Who Should Attend

  • - Policy Makers
  • - Earth Observation Experts
  • - Researchers
  • - Community Leaders
  • - Government Officers
  • - Academic Institutions
  • - Technical GIS Experts
  • - Developers
  • - Lecturers
  • - Students and many more

Benefits of Participating

  • - Global Networking Platform
  • - Industry Driven Content
  • - Engage with experts
  • - Show case your work
  • - Best Abstracts Awards
  • - Key Note Speakers

Social systems refer to the patterned network of relationships constituting a coherent whole that exists between individuals, groups, and institutions. They represent an arrangement of social interactions based on shared norms and values that drive functional services around the world. Central to social systems are people, families, nations, and continents organize themselves as "groups" and institutions at various scales to facilitate the efficient delivery of services within the system and improve quality of life. Efficiency in a social system is key and largely determines the quality of life through optimal use of resources, and thus influences organizational structures within a social system. The quality of human life is largely driven by the availability of safe food and water, health care, security, housing and clothing, effective transport and communication, education, natural resources and environmental integrity, culture, land use planning, etc. The modern world is organized into systems that deliver services to meet these needs. Social systems are thus networks that reflect the essentials for a functional world around societal needs.

The theme for this year's conference is

"Earth Observation Services for Resilient Social Systems" 


Based on current projections, the world population in 2020 was estimated to be 7.9 billion people, and based on those projections, the world population will increase to 8.1 billion people by 2025. The increase in population is expected to put more strain on the earth's resources, resulting in increased demand for services within social systems. Africa is now the second most populated continent in the world, with approximately 17% of the global population. Climate change is a phenomenon whose impacts continue to affect lives and livelihoods in many countries across the world, thus disrupting the "normal" social systems. Impacts are seen through weather-driven (cyclones and hurricanes) disruption of coastal ecosystems and infrastructure, increased poverty (droughts and flooding), land use conflicts due to lower productivity, urbanization and growing population, immigration stresses, gender inequalities, health care related issues, poor nutrition, and insecurity, among others. African countries also have the lowest GDPs in the world, which means they are less able to deal with external factors that affect social systems and social order, such as improving infrastructure, fighting pandemics, adapting to the effects of climate change, and so on.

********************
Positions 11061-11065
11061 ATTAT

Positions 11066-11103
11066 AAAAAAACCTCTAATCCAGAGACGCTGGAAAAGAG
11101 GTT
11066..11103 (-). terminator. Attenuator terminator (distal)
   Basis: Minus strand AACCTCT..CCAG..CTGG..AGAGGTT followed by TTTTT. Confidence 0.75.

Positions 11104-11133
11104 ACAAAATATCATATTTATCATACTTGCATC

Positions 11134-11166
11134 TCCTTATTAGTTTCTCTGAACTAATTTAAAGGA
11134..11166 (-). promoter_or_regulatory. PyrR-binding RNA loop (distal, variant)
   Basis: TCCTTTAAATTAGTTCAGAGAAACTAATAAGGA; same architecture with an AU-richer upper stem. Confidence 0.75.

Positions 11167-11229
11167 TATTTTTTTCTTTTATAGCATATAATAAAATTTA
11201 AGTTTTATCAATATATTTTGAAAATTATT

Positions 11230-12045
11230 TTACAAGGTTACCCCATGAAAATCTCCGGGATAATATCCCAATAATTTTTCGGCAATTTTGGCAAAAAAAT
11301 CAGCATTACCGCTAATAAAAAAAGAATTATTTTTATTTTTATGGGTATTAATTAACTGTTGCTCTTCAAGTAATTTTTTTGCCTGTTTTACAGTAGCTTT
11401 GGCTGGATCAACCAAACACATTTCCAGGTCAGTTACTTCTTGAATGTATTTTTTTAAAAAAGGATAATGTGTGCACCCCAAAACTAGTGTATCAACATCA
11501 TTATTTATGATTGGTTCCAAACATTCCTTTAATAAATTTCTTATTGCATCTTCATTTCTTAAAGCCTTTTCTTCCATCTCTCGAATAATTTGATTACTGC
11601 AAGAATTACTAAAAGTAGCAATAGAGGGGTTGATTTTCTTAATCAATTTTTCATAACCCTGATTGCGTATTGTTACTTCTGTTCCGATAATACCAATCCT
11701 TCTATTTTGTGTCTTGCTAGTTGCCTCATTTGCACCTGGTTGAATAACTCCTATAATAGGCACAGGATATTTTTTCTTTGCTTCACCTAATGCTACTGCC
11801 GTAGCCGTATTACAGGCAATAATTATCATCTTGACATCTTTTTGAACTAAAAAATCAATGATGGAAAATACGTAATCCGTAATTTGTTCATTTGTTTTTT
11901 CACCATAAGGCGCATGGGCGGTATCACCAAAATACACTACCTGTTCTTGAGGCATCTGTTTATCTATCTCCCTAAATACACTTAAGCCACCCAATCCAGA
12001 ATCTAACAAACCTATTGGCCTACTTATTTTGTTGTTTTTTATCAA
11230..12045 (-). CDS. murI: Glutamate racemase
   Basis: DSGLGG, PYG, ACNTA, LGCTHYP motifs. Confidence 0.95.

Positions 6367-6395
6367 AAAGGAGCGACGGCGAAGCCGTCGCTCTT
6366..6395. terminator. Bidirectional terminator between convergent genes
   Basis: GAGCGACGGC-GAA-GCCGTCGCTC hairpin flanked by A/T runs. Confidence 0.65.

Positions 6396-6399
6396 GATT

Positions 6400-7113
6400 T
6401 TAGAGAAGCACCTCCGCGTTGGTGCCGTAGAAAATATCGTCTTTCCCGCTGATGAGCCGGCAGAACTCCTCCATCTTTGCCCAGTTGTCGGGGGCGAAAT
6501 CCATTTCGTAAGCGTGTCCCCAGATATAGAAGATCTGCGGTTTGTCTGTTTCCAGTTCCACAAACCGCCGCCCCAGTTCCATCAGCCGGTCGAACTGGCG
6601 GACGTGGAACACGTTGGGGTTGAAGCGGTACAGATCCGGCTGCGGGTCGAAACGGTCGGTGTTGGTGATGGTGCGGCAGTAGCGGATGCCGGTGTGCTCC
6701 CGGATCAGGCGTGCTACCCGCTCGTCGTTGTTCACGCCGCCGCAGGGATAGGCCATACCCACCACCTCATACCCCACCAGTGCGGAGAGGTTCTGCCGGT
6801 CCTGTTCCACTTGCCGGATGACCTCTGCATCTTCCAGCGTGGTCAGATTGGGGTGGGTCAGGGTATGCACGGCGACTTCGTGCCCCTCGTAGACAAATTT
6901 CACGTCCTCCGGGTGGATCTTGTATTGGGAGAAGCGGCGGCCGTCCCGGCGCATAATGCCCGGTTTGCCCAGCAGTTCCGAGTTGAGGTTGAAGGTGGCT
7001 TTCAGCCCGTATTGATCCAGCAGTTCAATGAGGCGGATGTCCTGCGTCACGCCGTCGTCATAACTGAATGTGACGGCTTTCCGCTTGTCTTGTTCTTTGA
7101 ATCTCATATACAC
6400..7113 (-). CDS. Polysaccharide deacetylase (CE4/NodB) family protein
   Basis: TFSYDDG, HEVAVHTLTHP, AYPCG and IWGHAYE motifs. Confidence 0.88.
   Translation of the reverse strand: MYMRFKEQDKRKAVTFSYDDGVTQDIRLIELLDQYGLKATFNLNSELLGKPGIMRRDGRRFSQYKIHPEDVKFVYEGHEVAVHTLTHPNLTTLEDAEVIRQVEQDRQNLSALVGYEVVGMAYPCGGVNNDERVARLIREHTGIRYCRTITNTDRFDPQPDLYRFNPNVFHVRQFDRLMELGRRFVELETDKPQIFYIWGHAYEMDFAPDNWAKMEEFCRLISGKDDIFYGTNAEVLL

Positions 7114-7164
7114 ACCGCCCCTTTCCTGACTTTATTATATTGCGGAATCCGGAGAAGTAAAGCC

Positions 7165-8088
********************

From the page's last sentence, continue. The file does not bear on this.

Technological innovations have created remarkable efficiencies in these systems over the years, leading to better life expectancy and resource use. Unfortunately, this has also created numerous challenges that the world needs to deal with to ensure the sustainability, equity, and resilience of social systems and humanity at large. Advances in Earth observation technologies have proven key in the study of the earth from space, and thus provide "independent" data streams about various social systems and their footprint on the planet.Earth observation data enhances our understanding of human-environment interactions through the acquisition of long-term weather and climate data records; land use and land administration; monitoring of natural resources (water, forests, oceans, fisheries, minerals, etc.); and enriching social-economic data and information. This data is useful in building decision support systems and tools that facilitate transparent and objective decision making and policy formulation for more resilient social systems.

The Seven Thematic Areas are

1. Agriculture and Food Distribution systems
2. Water Resources and Blue Economy
3. Natural Ecosystems and Biodiversity Conservation
4. Geo-innovations in Health
5. Smart and Green Cities
6. Early Warning and Disaster Preparedness
7. Land Administration and Management Systems


The Regional Centre for Mapping of Resources for Development (RCMRD) will be conducting the 5th RCMRD International Conference, on the 27th to 29th September 2022, whose theme is "Earth Observation Services for Resilient Social Systems". The RIC 2022 theme will build on the 2021 theme by exploring how Earth observation data and services can improve resilience in social systems by addressing challenges around people, their planet, and the associated policies that drive social systems. At RIC2022, RCMRD provides participants with an excellent opportunity to present their research and innovations, share experiences, ideas, methods, and technological advancements in the use of Earth observation data services for resilient social systems. The participants will also engage with key players in this industry from all over the globe. As a result, the Centre invites individuals, institutions, and the private sector to participate and contribute to finding solutions to societal challenges through the use of EO data and geo-spatial technologies that influence social systems through broad sessions defined as pro-people space policies, people and planet Earth, and planning for a resilient people.